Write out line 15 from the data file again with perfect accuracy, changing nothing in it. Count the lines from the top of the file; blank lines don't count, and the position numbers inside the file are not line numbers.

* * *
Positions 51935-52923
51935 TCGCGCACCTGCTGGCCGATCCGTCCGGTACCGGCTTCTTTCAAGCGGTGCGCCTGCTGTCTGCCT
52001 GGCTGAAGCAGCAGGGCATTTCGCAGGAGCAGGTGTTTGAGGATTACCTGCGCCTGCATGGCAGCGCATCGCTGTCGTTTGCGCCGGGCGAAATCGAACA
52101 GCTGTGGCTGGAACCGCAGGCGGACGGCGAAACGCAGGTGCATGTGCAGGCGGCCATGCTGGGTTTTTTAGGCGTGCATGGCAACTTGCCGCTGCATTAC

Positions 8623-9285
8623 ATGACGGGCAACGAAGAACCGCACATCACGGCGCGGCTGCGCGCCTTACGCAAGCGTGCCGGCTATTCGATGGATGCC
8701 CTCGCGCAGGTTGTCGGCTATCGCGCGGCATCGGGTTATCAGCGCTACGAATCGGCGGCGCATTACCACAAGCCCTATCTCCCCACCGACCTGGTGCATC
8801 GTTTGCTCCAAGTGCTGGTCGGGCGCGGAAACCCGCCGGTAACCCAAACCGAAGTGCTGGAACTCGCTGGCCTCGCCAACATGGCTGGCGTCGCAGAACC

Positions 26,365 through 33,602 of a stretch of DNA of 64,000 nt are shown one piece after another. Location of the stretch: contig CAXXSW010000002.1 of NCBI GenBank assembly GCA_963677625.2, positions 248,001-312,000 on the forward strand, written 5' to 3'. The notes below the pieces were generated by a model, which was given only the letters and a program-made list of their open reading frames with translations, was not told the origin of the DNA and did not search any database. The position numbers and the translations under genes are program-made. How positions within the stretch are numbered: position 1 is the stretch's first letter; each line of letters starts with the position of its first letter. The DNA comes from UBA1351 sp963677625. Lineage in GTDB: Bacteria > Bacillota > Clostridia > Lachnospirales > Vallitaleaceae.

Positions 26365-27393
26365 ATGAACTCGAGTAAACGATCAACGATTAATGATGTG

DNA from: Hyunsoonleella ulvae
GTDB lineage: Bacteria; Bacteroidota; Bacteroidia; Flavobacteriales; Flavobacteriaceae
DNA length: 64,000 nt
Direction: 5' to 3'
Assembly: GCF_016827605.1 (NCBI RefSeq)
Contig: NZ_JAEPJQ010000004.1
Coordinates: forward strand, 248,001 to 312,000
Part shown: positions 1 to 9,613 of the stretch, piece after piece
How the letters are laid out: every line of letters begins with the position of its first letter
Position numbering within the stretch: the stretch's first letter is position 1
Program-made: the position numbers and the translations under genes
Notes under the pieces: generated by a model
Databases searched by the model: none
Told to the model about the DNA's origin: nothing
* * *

Direction: 5' to 3'